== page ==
The box office-dominating horror hit Smile delivers scares, but lacks soul
When a new trend starts to form in the horror world, popular media always feels the need to give it a name. It’s a way of putting a stamp on that subgenre, even if that name is associated with an even more exploitative form of cinema. “Torture Porn,” “French Extreme,” “New Folk Horror,” and “Elevated Horror” are just a few examples that have cropped up in the past decade.
The latest slate might not have a name yet, but we may as well christen it “trauma porn.” The films that make up this subgenre terrorize central characters whose defining trait is the past trauma that they can’t shake (think of Midsommar or this year’s Resurrection, for example), often leaving them susceptible to nefarious forces both supernatural and all too real.
Parker Finn’s Smile is the latest iteration of this trend, a methodical and menacing tale about staring into the face of tragedy and coming out the other side. It would also be an instant classic but for an ending that doesn’t stick the landing.
At an emergency psychiatric wing of a New Jersey hospital, therapist Rose Cotter (Sosie Bacon) attempts to save as many troubled patients as she can, a drive that stems from witnessing her mother’s suicide. After an average (but busy) day of work, Rose is stopped by one last patient, Laura (Caitlin Stasey). From the outside she appears agitated, scared, and delusional.
But Laura is a Ph.D. candidate, and should be able to rationalize what she’s seeing, even if words fail to do it justice. Suddenly Laura’s frantic state is replaced by a disturbing grin, before she takes her life moments later. Naturally, things don’t get better from there, as the same nightmarish smiles that plagued her patient encroach on Rose’s world.
For a major studio release, Smile is surprisingly unrelenting and singularly focused on its bleak tone. In his feature debut, Finn spends a lot of time dealing with upsetting subject matter, never shying away from disturbing images or languishing on the uncomfortable toll trauma takes. You’d be forgiven for forgetting there’s an evil entity at work here were the film not so keen on reminding you.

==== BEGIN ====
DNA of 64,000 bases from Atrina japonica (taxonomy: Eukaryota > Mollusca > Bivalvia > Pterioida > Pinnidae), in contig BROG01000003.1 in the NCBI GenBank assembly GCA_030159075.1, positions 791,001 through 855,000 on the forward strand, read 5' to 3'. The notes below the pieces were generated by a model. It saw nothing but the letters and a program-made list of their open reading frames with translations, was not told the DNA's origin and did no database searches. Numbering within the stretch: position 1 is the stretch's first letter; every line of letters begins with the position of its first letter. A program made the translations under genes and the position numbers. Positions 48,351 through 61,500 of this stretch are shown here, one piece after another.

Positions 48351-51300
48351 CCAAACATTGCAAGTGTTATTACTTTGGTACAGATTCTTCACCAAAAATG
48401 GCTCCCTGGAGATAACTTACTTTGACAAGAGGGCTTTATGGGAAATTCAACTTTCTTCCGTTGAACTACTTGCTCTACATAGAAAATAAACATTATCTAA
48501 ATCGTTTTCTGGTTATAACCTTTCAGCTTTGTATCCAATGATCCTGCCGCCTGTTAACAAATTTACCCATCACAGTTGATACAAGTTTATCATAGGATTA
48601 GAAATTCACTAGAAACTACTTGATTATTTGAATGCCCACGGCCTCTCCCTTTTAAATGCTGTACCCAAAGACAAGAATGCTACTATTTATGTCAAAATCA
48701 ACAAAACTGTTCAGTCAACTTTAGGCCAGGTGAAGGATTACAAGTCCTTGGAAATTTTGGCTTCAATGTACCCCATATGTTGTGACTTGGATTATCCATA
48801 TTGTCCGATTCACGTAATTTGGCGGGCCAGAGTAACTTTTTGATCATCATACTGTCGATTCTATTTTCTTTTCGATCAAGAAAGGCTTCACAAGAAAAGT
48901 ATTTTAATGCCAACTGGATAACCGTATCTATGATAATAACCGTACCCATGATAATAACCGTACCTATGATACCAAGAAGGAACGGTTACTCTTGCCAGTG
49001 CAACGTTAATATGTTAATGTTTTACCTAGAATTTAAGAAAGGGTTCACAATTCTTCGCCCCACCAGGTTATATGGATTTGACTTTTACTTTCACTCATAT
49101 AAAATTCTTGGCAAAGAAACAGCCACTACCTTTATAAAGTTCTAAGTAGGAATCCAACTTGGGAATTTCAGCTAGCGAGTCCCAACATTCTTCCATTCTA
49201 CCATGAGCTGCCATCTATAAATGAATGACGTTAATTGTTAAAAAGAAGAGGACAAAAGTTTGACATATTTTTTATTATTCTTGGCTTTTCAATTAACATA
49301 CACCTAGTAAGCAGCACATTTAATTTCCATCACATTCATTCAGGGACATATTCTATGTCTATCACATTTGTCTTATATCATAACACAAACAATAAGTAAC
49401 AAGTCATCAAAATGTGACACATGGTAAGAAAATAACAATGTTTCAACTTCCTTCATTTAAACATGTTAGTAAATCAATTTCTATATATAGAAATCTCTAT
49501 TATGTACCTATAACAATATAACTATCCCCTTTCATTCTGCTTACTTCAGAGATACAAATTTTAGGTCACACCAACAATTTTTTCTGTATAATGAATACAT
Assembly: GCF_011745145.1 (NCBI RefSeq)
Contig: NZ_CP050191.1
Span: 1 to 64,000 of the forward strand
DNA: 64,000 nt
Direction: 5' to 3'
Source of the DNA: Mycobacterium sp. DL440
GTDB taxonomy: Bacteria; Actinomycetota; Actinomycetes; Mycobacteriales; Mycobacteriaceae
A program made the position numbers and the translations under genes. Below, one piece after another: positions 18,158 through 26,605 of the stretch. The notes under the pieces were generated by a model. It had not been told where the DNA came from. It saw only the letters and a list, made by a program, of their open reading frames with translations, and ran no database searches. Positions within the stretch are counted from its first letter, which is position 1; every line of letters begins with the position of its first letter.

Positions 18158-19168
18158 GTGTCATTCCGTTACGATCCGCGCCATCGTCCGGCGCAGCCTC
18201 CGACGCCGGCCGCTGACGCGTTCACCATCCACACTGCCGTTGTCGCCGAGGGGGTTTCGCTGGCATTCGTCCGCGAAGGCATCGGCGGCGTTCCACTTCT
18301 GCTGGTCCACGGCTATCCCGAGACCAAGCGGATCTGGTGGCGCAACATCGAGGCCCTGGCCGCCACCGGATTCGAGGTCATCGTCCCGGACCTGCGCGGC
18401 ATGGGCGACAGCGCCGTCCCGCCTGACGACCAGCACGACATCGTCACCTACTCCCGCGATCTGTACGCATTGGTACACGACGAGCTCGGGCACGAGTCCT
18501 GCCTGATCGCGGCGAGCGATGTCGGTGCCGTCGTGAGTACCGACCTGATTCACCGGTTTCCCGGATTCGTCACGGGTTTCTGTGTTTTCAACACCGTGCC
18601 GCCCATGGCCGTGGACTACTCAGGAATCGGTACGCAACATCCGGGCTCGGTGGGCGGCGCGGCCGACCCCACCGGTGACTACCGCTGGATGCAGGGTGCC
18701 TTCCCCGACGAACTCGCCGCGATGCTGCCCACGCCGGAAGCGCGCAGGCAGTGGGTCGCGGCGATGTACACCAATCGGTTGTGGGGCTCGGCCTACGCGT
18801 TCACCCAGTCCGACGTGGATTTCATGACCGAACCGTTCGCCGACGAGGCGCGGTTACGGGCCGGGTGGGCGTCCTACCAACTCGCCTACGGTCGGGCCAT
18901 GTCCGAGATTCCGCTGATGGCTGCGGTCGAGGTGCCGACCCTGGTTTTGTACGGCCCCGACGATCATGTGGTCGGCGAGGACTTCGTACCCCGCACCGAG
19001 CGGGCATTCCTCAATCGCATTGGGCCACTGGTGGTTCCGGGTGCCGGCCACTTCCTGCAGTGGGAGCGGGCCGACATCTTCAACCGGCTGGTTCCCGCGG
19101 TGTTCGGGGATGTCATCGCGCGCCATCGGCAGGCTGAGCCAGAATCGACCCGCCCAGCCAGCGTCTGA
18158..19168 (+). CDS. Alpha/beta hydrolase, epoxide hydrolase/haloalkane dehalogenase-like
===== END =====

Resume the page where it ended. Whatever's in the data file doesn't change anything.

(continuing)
As Rose searches for answers, she’s surrounded by solid character-actors to fill out the world. Her sister Holly (Jillian Sizner) and fiancée Trevor (Jessie T. Usher) are quick to turn their backs. While her boss (Kal Penn) and former therapist (Robin Weigert) have their own doubts. Only her ex-boyfriend cop Noel (Kyle Gallner, playing a normal person for once), doesn’t run off in the face of how unhinged Rose seems.
Finn directs each sequence to evoke the most tension possible, while cinematographer Charlie Sarroff and composer Cristobal Tapia de Veer twist the knife even further. Together it creates an unnerving, off-kilter viewing experience that worms its way under your skin and itches the brain in a truly uncomfortable fashion.
The litany of jump scares help create slight pockets of calm after they strike. The same goes for the visual effects, which unleash a fair deal of gruesome practical gore and scares.
The technical skill in Smile is undeniable, but the narrative portion finds itself wanting. What first seems to be a stirring examination of the effects of shouldering and surviving trauma gets twisted into something far more basic. Other films have charted “monster-as-metaphor” ground, but Smile introduces a literal “trauma monster.” That move strips the lead character of a true arc and becomes another movie where mental illness is a convenient crutch.
For most viewers, the bumps and stumbles that befall Smile won’t be the end of the world. The visuals alone remain horrific and will give birth to a legion of nightmares. This creates a bit of a pickle when recommending the movie.
Aesthetically it’s a home run. Narratively it falls apart. But, if you go in wanting to be scared—as more major studio horror films should be allowed to be—you’ll find what you’re looking for.